Russians love to pick wild mushrooms, and porcini (aka boletes, king mushrooms, or ceps) are considered the best of all. These mushrooms are highly prized for their delicious earthy, smokey flavor. If not consumed immediately, porcini should be dried for later use in soups and stews. Drying intensifies the flavor and captures all the goodness of this beautiful mushroom. Unfortunately I did not have much luck picking wild porcini here in BC although they definitely do grow here. The only time I was able to find wild porcini was in the Okanagan. I dried them and used them sparingly for soups. This is the last batch of the Okanagan crop.
If you do not pick mushrooms yourself, wild porcini are often sold in veggie stores and Italian grocery stores. You need very little of dried mushrooms to add loads of flavor to your soups and stews. If you can’t find porcini, other kinds of mushrooms like shiitake can also be used. Just remember that the flavor of the soup will depend on the kind of mushroom you use.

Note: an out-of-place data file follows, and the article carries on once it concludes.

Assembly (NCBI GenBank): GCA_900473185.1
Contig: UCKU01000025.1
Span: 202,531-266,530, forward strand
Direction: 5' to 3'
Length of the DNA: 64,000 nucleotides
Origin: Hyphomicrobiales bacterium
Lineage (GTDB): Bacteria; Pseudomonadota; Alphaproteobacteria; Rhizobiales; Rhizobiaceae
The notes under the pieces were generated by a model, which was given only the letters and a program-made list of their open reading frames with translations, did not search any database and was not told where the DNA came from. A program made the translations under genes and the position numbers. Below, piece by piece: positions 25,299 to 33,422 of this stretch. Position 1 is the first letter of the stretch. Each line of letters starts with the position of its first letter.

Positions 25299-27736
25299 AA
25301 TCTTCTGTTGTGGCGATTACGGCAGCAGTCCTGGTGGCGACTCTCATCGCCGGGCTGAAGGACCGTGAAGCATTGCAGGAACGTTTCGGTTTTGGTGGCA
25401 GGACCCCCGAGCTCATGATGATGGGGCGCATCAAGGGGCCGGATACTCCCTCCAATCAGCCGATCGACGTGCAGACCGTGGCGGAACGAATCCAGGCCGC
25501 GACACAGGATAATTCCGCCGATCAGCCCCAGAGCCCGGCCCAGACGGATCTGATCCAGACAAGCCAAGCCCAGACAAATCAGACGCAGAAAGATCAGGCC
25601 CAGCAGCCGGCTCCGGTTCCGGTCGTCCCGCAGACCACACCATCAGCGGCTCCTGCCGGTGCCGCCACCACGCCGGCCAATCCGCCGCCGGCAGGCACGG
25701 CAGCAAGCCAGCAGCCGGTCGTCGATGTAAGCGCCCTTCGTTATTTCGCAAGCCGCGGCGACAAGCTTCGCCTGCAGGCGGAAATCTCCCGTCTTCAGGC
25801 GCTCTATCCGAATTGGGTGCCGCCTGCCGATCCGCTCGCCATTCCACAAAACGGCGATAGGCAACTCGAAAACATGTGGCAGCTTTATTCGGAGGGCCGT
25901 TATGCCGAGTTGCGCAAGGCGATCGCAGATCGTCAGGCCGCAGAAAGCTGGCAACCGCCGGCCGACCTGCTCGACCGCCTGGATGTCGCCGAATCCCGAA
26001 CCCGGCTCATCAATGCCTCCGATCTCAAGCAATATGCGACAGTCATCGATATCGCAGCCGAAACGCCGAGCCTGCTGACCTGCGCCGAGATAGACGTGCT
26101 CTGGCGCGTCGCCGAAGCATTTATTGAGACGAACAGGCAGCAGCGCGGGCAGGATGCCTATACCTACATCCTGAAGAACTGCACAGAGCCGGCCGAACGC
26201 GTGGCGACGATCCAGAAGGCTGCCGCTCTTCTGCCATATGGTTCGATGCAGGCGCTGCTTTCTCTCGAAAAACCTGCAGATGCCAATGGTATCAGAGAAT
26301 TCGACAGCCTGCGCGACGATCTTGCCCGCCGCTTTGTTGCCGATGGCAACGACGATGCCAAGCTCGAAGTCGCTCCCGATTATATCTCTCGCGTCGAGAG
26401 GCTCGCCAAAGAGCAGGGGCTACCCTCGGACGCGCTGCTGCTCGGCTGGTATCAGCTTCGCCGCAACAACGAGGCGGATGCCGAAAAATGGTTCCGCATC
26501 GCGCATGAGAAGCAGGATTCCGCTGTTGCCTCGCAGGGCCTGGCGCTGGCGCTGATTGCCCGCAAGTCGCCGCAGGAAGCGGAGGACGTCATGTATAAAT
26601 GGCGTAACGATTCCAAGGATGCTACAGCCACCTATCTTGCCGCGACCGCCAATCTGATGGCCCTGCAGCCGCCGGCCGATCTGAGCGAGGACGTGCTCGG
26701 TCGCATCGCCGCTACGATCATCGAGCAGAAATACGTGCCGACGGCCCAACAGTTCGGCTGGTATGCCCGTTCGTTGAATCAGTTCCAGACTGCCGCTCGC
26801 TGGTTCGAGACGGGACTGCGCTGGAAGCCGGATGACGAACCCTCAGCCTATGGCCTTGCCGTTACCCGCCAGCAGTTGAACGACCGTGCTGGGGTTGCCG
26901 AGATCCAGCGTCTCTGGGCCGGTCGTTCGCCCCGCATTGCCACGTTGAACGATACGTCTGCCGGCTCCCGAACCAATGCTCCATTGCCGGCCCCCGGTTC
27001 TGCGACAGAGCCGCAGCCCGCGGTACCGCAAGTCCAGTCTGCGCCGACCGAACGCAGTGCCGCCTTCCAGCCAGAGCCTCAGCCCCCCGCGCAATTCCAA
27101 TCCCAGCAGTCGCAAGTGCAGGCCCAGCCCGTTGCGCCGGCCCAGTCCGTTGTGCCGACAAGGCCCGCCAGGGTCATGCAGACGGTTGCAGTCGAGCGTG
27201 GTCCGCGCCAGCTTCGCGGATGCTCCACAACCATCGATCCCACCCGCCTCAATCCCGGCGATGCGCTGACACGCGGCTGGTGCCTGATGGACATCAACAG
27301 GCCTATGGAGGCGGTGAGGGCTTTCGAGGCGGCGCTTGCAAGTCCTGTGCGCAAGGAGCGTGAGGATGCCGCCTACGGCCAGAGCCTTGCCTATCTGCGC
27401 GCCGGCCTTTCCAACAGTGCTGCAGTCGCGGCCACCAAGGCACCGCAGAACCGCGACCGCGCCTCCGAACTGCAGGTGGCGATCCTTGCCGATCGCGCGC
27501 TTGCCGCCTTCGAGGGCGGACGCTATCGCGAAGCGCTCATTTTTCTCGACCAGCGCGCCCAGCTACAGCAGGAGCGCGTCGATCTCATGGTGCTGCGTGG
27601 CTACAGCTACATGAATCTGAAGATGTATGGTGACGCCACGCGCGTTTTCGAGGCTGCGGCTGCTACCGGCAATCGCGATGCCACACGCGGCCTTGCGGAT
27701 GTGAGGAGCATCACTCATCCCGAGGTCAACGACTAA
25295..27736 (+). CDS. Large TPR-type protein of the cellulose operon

- 1 oz /25-30 g porcini mushrooms or other dried mushrooms
- 1 cup barley
- 4 medium potatoes
- 1 carrot
- 1 onion
- 1 tablespoon salt
2. Line a colander with a paper towel or cheesecloth, place over a container, and drain the mushrooms. Keep the liquid used to soak the mushrooms. It contains a lot of flavor and will be used as a stock for soup.
4. Combine the mushrooms and a reserved soaking liquid in a large pot. Add enough water so the total volume is about 3 pints (3 liters). Add salt.
.5. Meanwhile, rinse barley very well under running cold water.
8. Add cooked barley to soup. Stir well and simmer soup for about 15 minutes.
.10. Add carrot and onion mixture to the soup.
11. Remove soup from heat and serve as is or with a dollop of sour cream.